The Museum itself is free, and there is a bag scan policy, free audio guide when we attended. Taking photographs is allowed. Activity sheets for children graded by age group during school holidays. The Free map colour codes the sections of the museum made it all the more easy to navigate.
1735 Iron Chest in the Bank of England
This Iron trunk if you look at it, you will soon discover it is one of the oldest items in the museum. From 1700. Its metal embellishment work features animals and swirls. It was used in the artwork of the 1994 £50 note that continuous pattern that runs along the bottom edge. Notes can be seen inside the Museum. As there are rules and regs about photographing sterling notes. The information said it was mentioned in a book 1735 “The great iron chest in the parlour.”
The Look and feel of a 18th Century London Bank
Is designed to emulate the 18th C style of how the bank would have looked to customers collecting their dividends.
The Bank of England had luxurious wooden counter tops and a less expensive wood for the surfaced that point towards the public, to distinguish a status divide between giver and receiver, host and service user.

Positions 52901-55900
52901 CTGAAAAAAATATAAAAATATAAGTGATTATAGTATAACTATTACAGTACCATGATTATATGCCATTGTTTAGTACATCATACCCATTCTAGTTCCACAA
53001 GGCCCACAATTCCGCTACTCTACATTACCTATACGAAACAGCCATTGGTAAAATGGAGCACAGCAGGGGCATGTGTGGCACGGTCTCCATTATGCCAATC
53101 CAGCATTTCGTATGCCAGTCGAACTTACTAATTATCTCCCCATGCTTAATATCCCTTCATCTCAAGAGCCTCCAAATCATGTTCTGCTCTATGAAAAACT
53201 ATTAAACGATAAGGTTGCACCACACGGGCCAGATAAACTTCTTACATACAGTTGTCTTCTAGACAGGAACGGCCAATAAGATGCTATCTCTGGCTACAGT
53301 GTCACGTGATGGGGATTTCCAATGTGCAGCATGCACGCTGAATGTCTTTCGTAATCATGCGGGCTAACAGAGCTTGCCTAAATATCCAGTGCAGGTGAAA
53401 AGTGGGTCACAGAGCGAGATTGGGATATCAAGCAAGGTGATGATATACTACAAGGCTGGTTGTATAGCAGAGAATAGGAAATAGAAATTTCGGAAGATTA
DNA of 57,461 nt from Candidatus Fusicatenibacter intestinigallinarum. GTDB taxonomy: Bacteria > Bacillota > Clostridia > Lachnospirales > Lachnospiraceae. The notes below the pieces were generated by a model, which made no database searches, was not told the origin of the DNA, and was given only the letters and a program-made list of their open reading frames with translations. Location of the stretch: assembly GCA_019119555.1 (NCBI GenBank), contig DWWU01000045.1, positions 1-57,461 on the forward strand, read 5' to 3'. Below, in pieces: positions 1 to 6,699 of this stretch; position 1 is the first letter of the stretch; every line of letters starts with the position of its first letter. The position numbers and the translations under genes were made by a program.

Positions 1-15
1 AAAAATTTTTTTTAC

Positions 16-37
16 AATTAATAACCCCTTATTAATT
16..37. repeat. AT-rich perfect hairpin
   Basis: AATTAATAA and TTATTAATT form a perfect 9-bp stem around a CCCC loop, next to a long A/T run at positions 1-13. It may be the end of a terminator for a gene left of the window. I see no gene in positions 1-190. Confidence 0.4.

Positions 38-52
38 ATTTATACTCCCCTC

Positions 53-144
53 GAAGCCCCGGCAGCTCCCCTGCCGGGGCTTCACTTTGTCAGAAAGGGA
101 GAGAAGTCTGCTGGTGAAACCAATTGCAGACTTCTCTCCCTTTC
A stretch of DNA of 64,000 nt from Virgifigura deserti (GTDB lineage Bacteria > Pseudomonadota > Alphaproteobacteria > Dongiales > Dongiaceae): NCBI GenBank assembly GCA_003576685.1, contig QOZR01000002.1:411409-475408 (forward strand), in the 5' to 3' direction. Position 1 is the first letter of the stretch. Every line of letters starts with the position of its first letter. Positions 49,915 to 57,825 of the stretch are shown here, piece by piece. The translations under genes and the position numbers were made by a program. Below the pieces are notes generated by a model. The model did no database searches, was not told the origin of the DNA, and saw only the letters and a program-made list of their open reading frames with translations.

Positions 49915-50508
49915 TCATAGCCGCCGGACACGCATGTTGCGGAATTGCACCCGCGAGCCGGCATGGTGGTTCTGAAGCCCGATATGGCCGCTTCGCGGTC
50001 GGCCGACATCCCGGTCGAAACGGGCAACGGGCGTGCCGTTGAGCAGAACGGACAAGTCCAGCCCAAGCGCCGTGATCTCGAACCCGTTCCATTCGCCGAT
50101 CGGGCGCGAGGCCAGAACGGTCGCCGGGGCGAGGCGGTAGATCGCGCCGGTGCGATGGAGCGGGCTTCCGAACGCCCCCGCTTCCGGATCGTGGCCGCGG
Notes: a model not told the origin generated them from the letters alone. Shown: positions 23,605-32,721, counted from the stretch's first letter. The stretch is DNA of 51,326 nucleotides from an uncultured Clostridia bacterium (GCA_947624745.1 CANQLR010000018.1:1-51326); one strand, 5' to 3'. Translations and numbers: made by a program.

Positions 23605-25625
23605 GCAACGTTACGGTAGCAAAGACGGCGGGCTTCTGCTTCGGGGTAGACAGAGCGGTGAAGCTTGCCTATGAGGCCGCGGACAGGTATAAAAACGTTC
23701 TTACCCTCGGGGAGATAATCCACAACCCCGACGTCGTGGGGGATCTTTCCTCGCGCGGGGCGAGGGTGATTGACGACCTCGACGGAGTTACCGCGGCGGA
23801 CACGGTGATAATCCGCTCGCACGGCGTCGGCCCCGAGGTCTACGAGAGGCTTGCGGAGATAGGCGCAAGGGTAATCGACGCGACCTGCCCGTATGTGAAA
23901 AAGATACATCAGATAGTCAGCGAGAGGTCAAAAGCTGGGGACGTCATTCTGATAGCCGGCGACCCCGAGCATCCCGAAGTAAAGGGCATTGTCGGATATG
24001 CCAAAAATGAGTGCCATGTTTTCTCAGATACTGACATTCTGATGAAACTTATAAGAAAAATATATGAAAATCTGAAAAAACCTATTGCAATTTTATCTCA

Middle of this room is a large domed roof, it is thought to emulate Soanes Designs that he used in the original building
Financing the First World War
Bank of England onsite Shop
The Early Years 1694-1800 Section of the Museum
The Rotunda 1800- 1946 Section of the Museum
The “Feliks Topolski: Drawing Debden Exhibition
The Museum has a printed out leaflet about this exhibition as well as some complementary postcards with artworks on.
In Summary, although this is hard because there are so many things to include. The Bank of England printing works opened for business in Debden 1956 Essex. St Lukes Printing works in Old St had been the previous site. Now things were able to be all completed in one large area and so more efficient. Creating the artwork engravings right down to the finished banknote was a series of stages that a team of people created. In 1957 Topolski was commissioned to illustrate the new printing process, In short, this exhibition showcases this artwork.
Who was Topolski?
Eastern European classic sounding name Feliks Topolski was indeed from Poland 1907-1989.